Seun Babalola is an activist at Penn State, who is studying for his political science major; he is also the director of SGA’s Diversity Committee at Penn State. He has quickly made his name, as well as his ideas, known through community service drives, fund raisers, ted talks, as well as other forms of activism. He has met with multiple Black mayors across The U.S., has interned for Hillary Clinton, as well as participated in a meeting with Bill Clinton. Seun often connects with people his age and is able to get them active in joining the fight his is involved in. He has made his name known at Penn State by starting a water bottle fund raiser for the people of Flint, Michigan.
In March of 2017, Seun took four days raising money and gathering water bottles for the people of Flint, Michigan. He was active inside the Reed Union Building gathering donations from people walking by. He was able to gather up to 3,000 water bottles and raise about $308. Now, Seun does not have family or necessarily any close friends in Flint, so he did it all out of selfless love, “My thing is that when I’m able to drink tap water freely, and I know that people in Flint and Detroit aren’t able to, it doesn’t resonate well with me”.
In early June 2017, Seun Babalola gave a Ted Talk on racist policing in communities of color. Powerful is an understatement; Seun’s ability to provide solutions to a problem is a key portion to his speech. We have been able to identify racism through patterns, but the ability to give practical solutions to serious problems is extremely important. Please watch the video, even if you think you have a complete understanding. Please don’t be like the elderly white people in the middle row, privileged enough to be on your phone while the story of a murder is being told. Seun is an excellent public speaker, who delivers ideas and content confidently and effectively. Also, it doesn’t hurt that he looks truly dapper in that baby blue.
I was able to grab Seun to answer a few questions:
Q: What sparked your passion for activism?
Seun: “Following my internship with Hillary’s campaign and then the results of the campaign I really became heavily engaged. I was always interested but after November I turned my interest into action and organizing.”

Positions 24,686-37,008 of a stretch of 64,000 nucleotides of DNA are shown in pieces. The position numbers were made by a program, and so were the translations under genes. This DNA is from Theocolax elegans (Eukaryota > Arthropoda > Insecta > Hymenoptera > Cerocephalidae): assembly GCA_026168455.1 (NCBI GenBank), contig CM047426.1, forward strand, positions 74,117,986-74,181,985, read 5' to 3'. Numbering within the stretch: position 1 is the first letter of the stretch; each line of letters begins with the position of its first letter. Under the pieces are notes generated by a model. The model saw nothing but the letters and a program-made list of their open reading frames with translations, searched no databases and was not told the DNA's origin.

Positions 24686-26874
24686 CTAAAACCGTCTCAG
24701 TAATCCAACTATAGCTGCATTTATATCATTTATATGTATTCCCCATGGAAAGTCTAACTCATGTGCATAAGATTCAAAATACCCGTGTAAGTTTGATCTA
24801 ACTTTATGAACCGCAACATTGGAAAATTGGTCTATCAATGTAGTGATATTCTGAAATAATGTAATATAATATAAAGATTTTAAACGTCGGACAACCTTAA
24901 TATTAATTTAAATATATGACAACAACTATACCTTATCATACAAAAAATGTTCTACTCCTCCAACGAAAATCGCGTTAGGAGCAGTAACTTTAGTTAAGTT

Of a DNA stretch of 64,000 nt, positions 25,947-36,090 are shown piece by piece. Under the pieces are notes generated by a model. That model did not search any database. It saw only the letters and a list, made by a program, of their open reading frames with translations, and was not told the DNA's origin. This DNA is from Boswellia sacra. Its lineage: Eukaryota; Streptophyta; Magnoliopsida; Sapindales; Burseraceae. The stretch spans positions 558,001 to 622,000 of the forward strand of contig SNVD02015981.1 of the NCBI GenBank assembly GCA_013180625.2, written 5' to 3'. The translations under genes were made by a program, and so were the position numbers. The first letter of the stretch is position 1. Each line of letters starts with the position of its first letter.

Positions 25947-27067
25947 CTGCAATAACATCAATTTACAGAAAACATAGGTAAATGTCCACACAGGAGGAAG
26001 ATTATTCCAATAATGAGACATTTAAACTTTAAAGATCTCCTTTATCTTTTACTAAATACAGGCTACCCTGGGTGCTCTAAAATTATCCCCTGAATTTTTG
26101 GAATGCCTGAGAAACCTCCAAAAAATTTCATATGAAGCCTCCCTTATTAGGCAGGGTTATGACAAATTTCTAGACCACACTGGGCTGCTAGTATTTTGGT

Q: How long have you been involved in this form of activism?
Seun: “I’ve been involved with social justice activism and youth civic engagement work since the summer of 2016.”
Q: What achievements have you made?
“I’ve been blessed with so many opportunities to help advance my community and the country at large. One of the most remarkable ones has been leading a water project for Flint, Michigan where myself and other student leaders at Penn State, my university, were able to collect over 3000 bottles of water and hundreds of dollars in donations for the people of Flint in just four days. Being able to help people that I didn’t know was remarkable.”
Q: What was your most touching moment in this work?
Seun: “The most touching moment for me was when I got to sit down with former Mayor David Dinkins, the first and only African-American mayor of NYC and talk with him about what I’ve done and what I plan to do in the future. He went on to tell me I am our future and that he will be behind me every step of the way. To receive support from such an amazing figure and role model to me was so inspiring.”
Q: Do you receive a lot of hate from people who don’t appreciate the good work you’re doing? If so, how do you handle those people?
Seun: “I definitely do receive occasional hate however it lets me know that I’m doing great work and gives me a stronger drive to continue to do what I do.”
Q: Any big projects coming up?
Seun: “Two big projects are the non-profit I plan on starting and currently being on Mayor Bill DeBlasio’s (current mayor of NYC) Youth Leadership Corps where it is the goal to get NYC Youth civically engaged.”
Q: How would you suggest the youth to get involved early?
Seun: “I would definitely say go to your school, college, church, YMCA, youth center, etc and find out ways to get involved. There is something for everyone and in times such as these it is critical that we get our youth interested, involved, and engaged.”
Q: Do you aim towards working on your immediate community or the larger society? Do you hope to be an influence across America?
“I hope that the work I do in my community in NYC and Penn State can eventually stretch out to the larger society and have a maximum impact. I do hope that the work I do inspires others to do great work as well and that we can all make an influence in our country and beyond.”
Seun Babalola is an example of excellence in the line of work of fighting for the rights of communities of color. We know that racism is not something that will naturally die out, that means fighting for social justice must never die out. Keep your fight alive, and when it seems like you’re running out of fire, just look to the people making a difference, and remember there is always more to be done. The circumstances surrounding your community are not binding, indifference will always be the inhibitor to change.